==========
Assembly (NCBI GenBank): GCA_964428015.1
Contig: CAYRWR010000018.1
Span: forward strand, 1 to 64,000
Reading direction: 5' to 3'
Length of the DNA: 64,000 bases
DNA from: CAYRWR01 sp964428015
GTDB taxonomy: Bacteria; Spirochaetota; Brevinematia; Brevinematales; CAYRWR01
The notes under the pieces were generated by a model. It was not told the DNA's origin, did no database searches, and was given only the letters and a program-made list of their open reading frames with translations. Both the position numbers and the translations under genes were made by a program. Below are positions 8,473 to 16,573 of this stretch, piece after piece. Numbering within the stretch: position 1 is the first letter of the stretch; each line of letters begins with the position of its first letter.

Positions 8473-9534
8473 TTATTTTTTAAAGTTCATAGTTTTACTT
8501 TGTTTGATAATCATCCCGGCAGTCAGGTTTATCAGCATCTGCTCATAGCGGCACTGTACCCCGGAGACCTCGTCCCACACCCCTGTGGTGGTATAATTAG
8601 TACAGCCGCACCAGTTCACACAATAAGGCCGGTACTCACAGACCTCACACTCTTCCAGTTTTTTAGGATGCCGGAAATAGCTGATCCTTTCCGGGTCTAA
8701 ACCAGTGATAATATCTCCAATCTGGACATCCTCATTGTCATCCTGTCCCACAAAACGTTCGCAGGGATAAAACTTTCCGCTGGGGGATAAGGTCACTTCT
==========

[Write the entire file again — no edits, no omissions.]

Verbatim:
Assembly (NCBI GenBank): GCA_964428015.1
Contig: CAYRWR010000018.1
Span: forward strand, 1 to 64,000
Reading direction: 5' to 3'
Length of the DNA: 64,000 bases
DNA from: CAYRWR01 sp964428015
GTDB taxonomy: Bacteria; Spirochaetota; Brevinematia; Brevinematales; CAYRWR01
The notes under the pieces were generated by a model. It was not told the DNA's origin, did no database searches, and was given only the letters and a program-made list of their open reading frames with translations. Both the position numbers and the translations under genes were made by a program. Below are positions 8,473 to 16,573 of this stretch, piece after piece. Numbering within the stretch: position 1 is the first letter of the stretch; each line of letters begins with the position of its first letter.

Positions 8473-9534
8473 TTATTTTTTAAAGTTCATAGTTTTACTT
8501 TGTTTGATAATCATCCCGGCAGTCAGGTTTATCAGCATCTGCTCATAGCGGCACTGTACCCCGGAGACCTCGTCCCACACCCCTGTGGTGGTATAATTAG
8601 TACAGCCGCACCAGTTCACACAATAAGGCCGGTACTCACAGACCTCACACTCTTCCAGTTTTTTAGGATGCCGGAAATAGCTGATCCTTTCCGGGTCTAA
8701 ACCAGTGATAATATCTCCAATCTGGACATCCTCATTGTCATCCTGTCCCACAAAACGTTCGCAGGGATAAAACTTTCCGCTGGGGGATAAGGTCACTTCT